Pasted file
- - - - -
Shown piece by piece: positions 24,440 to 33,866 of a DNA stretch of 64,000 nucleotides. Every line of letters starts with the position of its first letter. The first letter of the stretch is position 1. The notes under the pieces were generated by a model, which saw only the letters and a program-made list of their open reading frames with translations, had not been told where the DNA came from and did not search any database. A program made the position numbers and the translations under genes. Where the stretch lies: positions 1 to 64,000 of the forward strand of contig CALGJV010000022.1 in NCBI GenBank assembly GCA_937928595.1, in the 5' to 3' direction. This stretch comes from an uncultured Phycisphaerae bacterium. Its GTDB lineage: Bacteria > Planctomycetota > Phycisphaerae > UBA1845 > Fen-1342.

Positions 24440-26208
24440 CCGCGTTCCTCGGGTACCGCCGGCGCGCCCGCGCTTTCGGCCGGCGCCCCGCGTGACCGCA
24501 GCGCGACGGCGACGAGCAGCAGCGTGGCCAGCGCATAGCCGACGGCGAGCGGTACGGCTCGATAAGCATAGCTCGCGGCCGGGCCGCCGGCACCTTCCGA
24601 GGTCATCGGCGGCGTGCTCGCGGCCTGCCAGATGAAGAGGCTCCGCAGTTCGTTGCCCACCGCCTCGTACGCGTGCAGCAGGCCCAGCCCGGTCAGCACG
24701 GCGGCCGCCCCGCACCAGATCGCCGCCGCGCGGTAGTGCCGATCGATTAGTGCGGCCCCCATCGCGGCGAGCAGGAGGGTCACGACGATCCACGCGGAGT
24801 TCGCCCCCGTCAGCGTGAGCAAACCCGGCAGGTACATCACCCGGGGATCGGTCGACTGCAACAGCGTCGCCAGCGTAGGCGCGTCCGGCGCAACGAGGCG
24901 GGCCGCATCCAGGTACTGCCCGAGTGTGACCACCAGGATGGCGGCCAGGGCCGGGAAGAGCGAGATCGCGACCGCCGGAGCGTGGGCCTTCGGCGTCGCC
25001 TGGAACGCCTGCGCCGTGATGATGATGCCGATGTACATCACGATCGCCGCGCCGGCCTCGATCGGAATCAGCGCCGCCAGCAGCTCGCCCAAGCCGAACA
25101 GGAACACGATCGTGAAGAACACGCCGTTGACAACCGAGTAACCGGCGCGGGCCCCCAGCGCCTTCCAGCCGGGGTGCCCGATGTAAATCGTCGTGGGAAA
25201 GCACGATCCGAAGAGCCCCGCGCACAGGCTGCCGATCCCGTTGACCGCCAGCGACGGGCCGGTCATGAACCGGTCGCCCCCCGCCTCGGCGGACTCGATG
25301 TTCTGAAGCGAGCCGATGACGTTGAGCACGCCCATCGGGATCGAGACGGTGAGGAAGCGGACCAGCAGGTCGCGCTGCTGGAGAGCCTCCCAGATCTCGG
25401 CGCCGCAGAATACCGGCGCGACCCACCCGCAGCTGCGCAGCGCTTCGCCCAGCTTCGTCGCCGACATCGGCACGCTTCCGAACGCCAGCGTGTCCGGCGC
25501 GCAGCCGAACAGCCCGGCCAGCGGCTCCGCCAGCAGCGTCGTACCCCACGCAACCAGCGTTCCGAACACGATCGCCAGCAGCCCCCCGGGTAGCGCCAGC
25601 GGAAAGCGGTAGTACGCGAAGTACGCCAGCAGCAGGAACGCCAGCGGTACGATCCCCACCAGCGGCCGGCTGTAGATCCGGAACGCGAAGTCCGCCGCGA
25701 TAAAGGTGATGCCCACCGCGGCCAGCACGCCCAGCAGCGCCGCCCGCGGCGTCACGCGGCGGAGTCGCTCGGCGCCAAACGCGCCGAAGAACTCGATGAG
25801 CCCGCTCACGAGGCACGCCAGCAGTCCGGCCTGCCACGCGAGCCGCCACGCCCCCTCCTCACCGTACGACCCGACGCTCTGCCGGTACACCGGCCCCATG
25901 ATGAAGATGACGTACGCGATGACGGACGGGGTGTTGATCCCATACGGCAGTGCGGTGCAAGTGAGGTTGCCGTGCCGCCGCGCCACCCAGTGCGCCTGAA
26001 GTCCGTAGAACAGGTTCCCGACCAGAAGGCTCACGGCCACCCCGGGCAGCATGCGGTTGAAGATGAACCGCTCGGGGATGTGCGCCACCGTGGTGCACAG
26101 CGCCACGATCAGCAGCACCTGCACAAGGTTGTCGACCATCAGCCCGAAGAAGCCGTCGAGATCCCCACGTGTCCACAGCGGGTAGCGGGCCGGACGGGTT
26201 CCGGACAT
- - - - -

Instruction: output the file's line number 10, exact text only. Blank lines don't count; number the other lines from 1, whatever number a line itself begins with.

25101 GGAACACGATCGTGAAGAACACGCCGTTGACAACCGAGTAACCGGCGCGGGCCCCCAGCGCCTTCCAGCCGGGGTGCCCGATGTAAATCGTCGTGGGAAA